Self-harm is something which everyone knows about, but, due to the suffocating taboo surrounding it, people rarely understand it. As society generally brims with people not questioning, or, more importantly, not wishing to question, this serious and widespread issue, the immensity of the problem only grows. So why then, at this year’s Scottish Mental Health Arts & Film Festival, was an evening of performance based around self-harm able to bring joy to all present?
Performed at Stereo in Glasgow, Out of Harm brought together four participants, confident enough to share their stories with a room of strangers, a startlingly brave endeavour for anyone, particularly when coupled with the creativity and genius they displayed as they shared their own written pieces.
Arriving at the event, I was admittedly somewhat nervous and unsure about what to expect. But all nerves were torn out from the instant that the first performance began, as I and the whole room were drawn in. From poetry to photography to acting, it brought shock, honesty and laughter out of everyone, in both an intense and wonderful display.
What was particularly notable was how, through the deliberately varied mood of the performance, entertainment managed to stay at the foreground, even as the importance and weight of the topic never lifted.
The biggest question that the entire event posed was how this difficult subject, which is so feared by society today, could bring such consistent joy and entertainment to a company of strangers. The most important point the project is trying to get across is that we, as a society, should be talking about self-harm, and ultimately need to be talking about self-harm and making clear the facts about self-harm.
Managing so successfully to use this topic to talk to, educate and entertain a room of people highlights the modern day difficulty we usually have in addressing and understanding the subject. The greatest harm being dealt to the subject is the silence of society, which indirectly silences those with experience of it. The topic needs not to be silenced but opened, so that those suffering can also open up.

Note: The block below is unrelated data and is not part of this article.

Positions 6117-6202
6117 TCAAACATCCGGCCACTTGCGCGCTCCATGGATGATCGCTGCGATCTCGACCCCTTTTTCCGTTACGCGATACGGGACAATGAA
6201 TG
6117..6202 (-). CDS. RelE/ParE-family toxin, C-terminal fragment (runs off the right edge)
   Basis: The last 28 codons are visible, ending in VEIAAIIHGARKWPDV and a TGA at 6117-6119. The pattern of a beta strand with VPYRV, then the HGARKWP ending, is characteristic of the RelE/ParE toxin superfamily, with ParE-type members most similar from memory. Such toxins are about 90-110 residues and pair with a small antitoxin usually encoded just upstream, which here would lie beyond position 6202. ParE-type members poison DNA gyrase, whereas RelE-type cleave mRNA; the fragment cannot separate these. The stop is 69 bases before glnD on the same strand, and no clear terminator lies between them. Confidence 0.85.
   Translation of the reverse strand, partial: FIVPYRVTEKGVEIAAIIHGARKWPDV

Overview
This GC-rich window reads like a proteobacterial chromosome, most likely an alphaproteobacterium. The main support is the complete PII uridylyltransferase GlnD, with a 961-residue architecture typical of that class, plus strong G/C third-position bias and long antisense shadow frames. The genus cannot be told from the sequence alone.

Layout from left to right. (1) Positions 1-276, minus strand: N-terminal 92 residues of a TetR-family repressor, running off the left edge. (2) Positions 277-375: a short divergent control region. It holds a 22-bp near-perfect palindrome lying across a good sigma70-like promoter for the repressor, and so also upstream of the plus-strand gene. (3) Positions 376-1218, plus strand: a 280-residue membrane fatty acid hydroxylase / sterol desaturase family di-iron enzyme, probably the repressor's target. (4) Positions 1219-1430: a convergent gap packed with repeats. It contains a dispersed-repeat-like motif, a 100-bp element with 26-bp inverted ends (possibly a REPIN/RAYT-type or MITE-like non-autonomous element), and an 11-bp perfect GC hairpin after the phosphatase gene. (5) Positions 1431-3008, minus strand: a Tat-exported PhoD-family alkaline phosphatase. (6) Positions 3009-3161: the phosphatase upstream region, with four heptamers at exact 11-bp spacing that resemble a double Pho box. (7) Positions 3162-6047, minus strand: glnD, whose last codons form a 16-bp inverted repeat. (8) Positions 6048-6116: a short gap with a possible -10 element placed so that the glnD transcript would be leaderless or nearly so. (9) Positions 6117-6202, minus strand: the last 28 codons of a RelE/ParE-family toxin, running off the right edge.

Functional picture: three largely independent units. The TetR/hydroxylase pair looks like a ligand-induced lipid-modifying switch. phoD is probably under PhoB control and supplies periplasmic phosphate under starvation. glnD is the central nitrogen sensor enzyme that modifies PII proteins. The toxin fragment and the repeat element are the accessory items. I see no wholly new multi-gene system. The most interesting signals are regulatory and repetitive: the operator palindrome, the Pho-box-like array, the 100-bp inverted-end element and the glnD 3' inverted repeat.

The potential brought out in these performers’ shows how this topic need not always be treated in a negative way. Instead, it can be used as a platform for us to recover, with the confidence in and help from one another to bring out the best in who we are.
The great education and entertainment that this event has brought to me, as an outsider, is something that I’ve not just enjoyed, but have to feel very grateful for. It has further taught me that to share this feeling with others, both to positively alter the image of self-harm today and to benefit other people’s educated views on the subject, may be a far easier and more harmless task than first thought.
by Callum McLean
Talking Heads reporter Andrew Revill attended the Big Peace and Jam at Recovery Fest in Renfrewshire, taking photographs, recording performances and even taking the opportunity to join in himself.